They have also had their first experience working with co-directors (John Retallack and associate director and Quercus director in residence for Bristol Old Vic George Mann). It was not always easy at the beginning, ‘’going into a room and working on something, and then showing it to the other and them having a different perspective but still having to play the first note. They soon realised the strength of this approach; being asked to play from two different perspectives was stretching them as performers. ‘’They contrast well; John is really on point with the text, while George- with his training at the LeCoq school in Paris- well… I don’t understand how his brain works, but it’s amazing”, says Edwards.
Going straight from their final show into rehearsals for the first professional production is a dream come true for any actor but the caliber of Bristol Old Vic Theatre School means that their graduates are constantly in demand. Doherty (who in the heady last few months has also won the Stephen Sondheim Student of the Year Award) will join Headlong’s The Glass Menagerie for its Autumn tour, while Hamilton will join the BBC Radio Drama team for five months as winner of the Carlton Hobbs Award. peter Edwards plans on staying in Bristol for now with a move to London, and the aim of breaking into television and film, on the horizon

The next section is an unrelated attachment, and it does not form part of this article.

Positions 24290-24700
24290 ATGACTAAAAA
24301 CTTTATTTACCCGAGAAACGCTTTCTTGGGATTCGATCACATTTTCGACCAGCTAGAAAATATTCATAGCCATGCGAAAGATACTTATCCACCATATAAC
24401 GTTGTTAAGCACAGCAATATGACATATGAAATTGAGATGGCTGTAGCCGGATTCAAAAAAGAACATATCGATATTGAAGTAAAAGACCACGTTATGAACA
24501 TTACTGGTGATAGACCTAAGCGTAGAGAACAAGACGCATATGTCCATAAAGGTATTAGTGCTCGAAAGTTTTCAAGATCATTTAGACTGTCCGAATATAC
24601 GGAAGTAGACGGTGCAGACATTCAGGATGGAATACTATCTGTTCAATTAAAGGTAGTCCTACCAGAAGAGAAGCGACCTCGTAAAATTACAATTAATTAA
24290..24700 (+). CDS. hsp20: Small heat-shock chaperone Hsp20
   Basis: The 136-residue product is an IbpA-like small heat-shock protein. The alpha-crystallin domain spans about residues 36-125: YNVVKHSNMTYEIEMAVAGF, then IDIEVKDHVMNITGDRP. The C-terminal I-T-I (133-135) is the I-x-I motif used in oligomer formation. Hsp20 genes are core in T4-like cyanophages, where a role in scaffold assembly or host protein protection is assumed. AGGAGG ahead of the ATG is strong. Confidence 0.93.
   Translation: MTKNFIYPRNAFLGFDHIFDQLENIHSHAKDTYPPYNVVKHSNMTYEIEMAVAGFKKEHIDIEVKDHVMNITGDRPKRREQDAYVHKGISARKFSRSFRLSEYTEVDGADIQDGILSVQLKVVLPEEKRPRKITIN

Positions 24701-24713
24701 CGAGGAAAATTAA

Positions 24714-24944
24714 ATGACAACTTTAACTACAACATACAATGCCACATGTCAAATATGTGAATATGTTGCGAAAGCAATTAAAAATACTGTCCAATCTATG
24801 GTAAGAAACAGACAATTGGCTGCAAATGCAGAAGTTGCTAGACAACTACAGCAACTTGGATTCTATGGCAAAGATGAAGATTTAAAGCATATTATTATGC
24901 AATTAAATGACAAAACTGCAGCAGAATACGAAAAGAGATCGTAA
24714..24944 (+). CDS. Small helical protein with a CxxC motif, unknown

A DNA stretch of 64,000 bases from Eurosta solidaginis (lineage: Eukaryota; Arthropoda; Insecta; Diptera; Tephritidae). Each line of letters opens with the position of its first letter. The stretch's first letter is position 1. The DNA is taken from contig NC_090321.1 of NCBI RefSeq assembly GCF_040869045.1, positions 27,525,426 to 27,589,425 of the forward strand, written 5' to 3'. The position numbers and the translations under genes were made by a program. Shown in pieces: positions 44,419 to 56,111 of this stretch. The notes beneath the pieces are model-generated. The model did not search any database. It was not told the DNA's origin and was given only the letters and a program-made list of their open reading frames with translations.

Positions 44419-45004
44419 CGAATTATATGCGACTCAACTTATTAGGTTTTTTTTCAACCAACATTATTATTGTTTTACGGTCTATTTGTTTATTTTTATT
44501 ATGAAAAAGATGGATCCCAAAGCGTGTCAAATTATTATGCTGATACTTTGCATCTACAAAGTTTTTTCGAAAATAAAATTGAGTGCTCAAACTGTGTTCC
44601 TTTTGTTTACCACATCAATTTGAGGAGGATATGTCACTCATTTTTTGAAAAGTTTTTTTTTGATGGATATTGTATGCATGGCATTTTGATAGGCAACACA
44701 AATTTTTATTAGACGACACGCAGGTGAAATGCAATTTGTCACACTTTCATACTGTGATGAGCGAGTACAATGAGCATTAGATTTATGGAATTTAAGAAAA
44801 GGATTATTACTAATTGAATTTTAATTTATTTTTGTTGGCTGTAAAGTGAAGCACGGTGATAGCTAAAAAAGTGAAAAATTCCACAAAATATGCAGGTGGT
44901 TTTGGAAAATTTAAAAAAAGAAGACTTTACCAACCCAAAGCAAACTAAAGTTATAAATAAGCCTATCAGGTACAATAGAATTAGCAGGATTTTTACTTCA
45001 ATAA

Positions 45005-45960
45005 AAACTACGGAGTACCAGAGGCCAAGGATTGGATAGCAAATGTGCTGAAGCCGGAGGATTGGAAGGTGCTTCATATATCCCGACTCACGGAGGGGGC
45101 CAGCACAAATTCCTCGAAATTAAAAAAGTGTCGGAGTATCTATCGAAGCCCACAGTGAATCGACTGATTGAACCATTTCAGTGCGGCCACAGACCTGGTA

Their energy and warmth in the interview is infectious. I feel like they are excited about what is to come and also can’t quite believe their luck they have found such an exciting first job. Hamilton sums it up nicely: “I’ve never had the experience of creating a character for the first time. No one has ever seen these characters before and that is just such a privilege. It comes with responsibility inevitably but it’s also really exciting and cool.”
Pink Mist runs at the Bristol Old Vic from 1st July – 11th July.
Image: Mark Douet